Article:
Norman Lewis in the studio
Budd Estate of Norman W. Lewis; courtesy of Michael Rosenfeld Gallery, New York, N.Y.

Toward the end of his life in 1972, African-American artist Norman Lewis wrote an eye-catching pitch to a New York gallerist: “I have read that you have not stopped discovering talent and helping artists. Your valuable assistance is needed—I have talent … ”

That Lewis felt the need to be “discovered” so late in his career is perhaps a reflection of his own unmet expectations. More likely, a late-career effort to be soundly acknowledged among New York School painters by joining the stable of a gallery owner who famously promoted them. An abstract expressionist painter who had also worked with social-realist themes, Lewis was hardly a new talent. While not as popularly known as some of his black contemporaries—Romare Bearden and Jacob Lawrence—Lewis produced a broad collection of work, which is now the subject of an exhibit in Philadelphia.

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Procession: The Art of Norman Lewis,” on view through April 3 at Philadelphia’s Pennsylvania Academy of Fine Arts, hopes to enshrine Lewis within the annals of American art history. This first-ever comprehensive exhibition of his work is intended to bring recognition and knowledge about the artist to a broad audience and burnish a legacy that many believe warrants a more favorable critical reception.

“Procession” includes approximately 90 paintings and drawings organized around six major themes—In the City; Visual Sound; Rhythm of Nature; Ritual; Civil Rights; Summation—each corresponding to major phases in the artist’s career that often overlap or intersect aesthetically.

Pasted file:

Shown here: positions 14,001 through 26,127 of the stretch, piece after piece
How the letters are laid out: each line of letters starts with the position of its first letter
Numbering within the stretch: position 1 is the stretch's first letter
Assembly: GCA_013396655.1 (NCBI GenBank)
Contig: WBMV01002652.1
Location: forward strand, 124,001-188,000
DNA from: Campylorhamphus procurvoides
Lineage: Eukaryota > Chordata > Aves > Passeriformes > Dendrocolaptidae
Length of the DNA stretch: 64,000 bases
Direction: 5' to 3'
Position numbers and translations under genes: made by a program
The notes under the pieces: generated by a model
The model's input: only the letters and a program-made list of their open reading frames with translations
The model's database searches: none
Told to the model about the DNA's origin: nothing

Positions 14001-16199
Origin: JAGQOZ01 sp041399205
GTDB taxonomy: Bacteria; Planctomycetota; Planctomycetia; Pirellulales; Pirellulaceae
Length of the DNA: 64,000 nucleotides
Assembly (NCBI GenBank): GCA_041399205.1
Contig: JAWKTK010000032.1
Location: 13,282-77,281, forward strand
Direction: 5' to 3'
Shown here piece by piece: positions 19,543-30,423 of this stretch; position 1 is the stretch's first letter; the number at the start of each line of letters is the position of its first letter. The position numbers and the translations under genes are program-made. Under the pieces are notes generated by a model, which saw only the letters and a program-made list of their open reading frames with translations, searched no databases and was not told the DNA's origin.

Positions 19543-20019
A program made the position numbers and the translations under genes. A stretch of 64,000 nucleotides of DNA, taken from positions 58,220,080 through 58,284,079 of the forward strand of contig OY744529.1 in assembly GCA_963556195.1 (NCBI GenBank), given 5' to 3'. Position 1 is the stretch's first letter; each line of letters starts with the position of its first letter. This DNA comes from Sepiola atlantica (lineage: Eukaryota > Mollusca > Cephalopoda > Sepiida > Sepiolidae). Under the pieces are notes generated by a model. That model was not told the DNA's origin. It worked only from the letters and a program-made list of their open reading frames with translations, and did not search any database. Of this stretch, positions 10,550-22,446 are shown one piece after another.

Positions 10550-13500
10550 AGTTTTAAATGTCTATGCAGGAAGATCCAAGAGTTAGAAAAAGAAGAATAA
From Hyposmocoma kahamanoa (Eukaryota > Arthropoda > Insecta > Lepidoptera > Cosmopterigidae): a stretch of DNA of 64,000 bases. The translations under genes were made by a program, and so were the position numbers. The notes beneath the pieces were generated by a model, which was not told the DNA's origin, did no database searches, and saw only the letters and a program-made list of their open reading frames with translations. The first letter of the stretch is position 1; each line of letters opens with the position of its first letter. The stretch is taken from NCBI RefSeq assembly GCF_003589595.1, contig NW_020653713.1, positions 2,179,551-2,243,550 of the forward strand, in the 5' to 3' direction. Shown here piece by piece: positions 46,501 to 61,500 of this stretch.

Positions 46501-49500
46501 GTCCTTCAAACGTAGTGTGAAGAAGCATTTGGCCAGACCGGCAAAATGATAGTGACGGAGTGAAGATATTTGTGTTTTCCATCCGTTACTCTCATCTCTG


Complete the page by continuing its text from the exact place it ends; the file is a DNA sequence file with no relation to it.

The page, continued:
Ruth Fine, curator of the exhibition, makes no bones about Lewis’ artistic gifts and vision, cautioning, however, that attempts to define or categorize Lewis’ art with any single label—social realist, abstract expressionist, Black Arts Movement—misses the breadth of his aesthetic accomplishment.

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Among Lewis’ own musings about the nature of painting, we may find markers to garner insight about his artistic intent throughout a multifaceted career: “ … In any great picture you will find a whole system of values, some scientific, some formal, some spiritual[.] The artist assembles, accumulates and composes in a material medium a number of desires, intentions and conditions received from all points of his mind and being …”

The mature Lewis, especially in his Rhythm of Nature and Summation series, can be seen to explore transcendental aspects of nature while embracing and translating his specific context through universalist meanings and sensations. In other words, he eschews realist protest art in an era rife with it.

Born in Harlem in 1909 to parents from Bermuda, Lewis lived and worked in New York most of his life. He focused on figurative and figurative abstract work with social and jazz themes in the 1930s and early 1940s and transitioned to more nonobjective work in the late 1940s. In the late 1950s and early ’60s, he restricted his palette to the color black for a series of paintings.